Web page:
These are tough times for nuclear power in the United States. Power plants under construction are facing serious delays, halts and cost overruns. Utilities in South Carolina abandoned a project to complete construction of two power plants in August, while the cost of the only nuclear plant now under construction has ballooned to $25 billion. While the environmental and reliability impacts of the closures are well-understood, what many don’t realize is that these closures also pose long-term risks to our national security. As the nuclear power industry declines, it discourages the development of our most important anti-proliferation asset: a bunch of smart nuclear scientists and engineers. There are already strong economic, reliability and environmental reasons to keep nuclear a part of the national fuel mix. Enhancing our national security makes the argument even more compelling.

  • Our picksCostly bluffs; terrorism in Charlottesville; artificial glaciers, and more

    Understanding the Charlottesville chaos; “Of course it was terrorism”: National Security Advisor McMaster on Charlottesville fury; Steve Bannon said he learned to fear Muslims when he visited Pakistan. Except he was probably in Hong Kong.; Weary, wary New Orleanians eye the weather, hope for the best amid flooding dangers; Fifty men commit most gun crimes in Sacramento. Could money, mentoring get them to stop? Climate change: Artificial glaciers could be the way forward; Alaska leaders say military is ready to protect the state from North Korean threats.

  • ImmigrationHundreds of U.S. citizens continue to be detained: Immigration data

    An analysis of U.S. government data shows that the U.S. government detained more than 260 U.S. citizens for weeks and even years, most in private prisons under contract with Immigration and Customs Enforcement (ICE). They were released after asserting their U.S. citizenship claims in immigration court. The average time of detention for U.S. citizens was 180 days. ICE acknowledges that it is unlawful for ICE to detain U.S. citizens under deportation laws.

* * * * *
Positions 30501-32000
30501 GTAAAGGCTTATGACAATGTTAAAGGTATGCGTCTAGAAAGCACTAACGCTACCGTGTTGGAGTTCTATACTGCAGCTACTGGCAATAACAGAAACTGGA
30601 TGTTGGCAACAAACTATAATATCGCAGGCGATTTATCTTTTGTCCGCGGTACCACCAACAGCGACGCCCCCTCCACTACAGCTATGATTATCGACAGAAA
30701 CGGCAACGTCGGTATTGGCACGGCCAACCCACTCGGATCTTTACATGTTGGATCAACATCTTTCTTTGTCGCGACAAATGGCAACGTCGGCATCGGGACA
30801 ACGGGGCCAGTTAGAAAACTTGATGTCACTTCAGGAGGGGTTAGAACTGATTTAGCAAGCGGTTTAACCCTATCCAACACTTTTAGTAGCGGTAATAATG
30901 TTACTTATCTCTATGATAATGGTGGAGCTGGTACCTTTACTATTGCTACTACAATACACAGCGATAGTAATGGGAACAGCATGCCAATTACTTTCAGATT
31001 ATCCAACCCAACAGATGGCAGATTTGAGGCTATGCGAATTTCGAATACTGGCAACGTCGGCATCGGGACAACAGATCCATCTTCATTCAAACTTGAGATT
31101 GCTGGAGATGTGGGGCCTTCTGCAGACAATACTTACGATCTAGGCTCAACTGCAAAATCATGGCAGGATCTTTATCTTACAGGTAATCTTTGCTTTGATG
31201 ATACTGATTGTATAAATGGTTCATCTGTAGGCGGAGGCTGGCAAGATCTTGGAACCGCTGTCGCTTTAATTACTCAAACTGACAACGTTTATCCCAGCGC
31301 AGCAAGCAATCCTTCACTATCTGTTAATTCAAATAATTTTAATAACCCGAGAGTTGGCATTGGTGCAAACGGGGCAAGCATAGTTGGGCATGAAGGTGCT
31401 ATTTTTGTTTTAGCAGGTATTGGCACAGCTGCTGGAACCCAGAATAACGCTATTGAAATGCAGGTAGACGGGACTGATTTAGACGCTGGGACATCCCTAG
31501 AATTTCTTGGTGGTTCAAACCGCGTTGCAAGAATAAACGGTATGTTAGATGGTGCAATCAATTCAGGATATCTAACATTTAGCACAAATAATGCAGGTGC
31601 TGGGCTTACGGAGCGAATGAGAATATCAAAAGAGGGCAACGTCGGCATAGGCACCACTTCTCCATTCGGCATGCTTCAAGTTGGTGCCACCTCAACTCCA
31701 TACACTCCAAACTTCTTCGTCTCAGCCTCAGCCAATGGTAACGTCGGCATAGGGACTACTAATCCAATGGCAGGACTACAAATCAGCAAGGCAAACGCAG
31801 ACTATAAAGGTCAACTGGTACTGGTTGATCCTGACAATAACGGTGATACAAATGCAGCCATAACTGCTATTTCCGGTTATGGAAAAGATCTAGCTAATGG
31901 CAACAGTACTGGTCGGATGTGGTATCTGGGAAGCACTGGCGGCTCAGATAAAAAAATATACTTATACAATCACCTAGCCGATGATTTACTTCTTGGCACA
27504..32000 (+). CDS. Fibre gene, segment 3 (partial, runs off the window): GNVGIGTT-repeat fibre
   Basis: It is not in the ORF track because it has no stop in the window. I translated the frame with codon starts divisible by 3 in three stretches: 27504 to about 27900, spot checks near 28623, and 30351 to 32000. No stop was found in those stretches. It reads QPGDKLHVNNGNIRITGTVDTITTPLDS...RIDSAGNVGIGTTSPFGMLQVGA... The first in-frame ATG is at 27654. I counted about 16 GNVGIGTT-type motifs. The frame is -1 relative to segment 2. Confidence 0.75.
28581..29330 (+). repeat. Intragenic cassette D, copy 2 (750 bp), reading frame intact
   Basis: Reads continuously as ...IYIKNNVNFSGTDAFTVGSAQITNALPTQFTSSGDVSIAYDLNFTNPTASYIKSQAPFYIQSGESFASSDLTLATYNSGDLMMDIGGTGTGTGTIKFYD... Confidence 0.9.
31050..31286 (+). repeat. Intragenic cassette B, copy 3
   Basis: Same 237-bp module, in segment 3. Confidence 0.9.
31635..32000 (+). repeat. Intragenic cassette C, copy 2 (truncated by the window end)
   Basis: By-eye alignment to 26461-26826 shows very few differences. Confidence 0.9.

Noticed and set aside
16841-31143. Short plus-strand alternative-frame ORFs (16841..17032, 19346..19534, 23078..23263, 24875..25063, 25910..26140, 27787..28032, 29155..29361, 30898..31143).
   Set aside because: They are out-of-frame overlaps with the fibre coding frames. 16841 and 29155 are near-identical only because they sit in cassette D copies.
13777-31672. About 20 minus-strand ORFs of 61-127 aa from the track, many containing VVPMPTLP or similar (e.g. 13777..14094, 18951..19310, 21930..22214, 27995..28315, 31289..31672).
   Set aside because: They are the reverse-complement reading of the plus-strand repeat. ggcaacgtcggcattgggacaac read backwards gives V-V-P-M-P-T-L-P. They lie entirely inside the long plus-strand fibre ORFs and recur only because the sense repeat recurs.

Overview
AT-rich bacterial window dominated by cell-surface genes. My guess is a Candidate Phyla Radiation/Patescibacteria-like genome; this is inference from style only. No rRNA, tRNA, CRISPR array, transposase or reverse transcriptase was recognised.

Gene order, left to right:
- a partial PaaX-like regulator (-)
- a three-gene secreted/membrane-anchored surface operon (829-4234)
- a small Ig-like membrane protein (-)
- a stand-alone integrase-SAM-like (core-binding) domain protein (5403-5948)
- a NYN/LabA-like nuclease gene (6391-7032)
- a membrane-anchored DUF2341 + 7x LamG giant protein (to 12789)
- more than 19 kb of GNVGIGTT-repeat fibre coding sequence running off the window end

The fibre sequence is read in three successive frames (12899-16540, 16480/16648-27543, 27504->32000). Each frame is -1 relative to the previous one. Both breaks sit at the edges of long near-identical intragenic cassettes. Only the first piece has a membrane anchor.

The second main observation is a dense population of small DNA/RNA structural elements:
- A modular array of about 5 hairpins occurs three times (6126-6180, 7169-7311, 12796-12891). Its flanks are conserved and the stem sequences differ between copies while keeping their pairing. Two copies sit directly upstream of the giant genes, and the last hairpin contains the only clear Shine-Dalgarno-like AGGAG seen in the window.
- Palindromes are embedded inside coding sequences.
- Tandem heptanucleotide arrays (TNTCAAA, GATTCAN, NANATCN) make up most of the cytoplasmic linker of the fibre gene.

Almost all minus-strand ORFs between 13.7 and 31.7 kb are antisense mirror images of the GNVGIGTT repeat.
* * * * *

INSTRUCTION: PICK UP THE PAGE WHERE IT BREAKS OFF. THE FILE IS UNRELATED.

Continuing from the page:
• CybersecurityHacking cybersecurity in order to anticipate attacks

    Imagine two groups at war. One defends every attack as it comes. The other anticipates threats before they happen. Which is more likely to win? In cybersecurity, understanding the potential for attacks is critical. This is especially true for mobile and wireless devices, since they are constantly connected and continuously streaming and collecting data.

  • BiometricsBlood vessels prove you are who you say you are

    Biometric screening — using biological characteristics such as fingerprints, iris recognition or facial features — is a high priority for researchers who are working to develop future security solutions. Researchers have found a way to identify people through finger vein recognition. This authentication system shows promise as a more secure passport control method.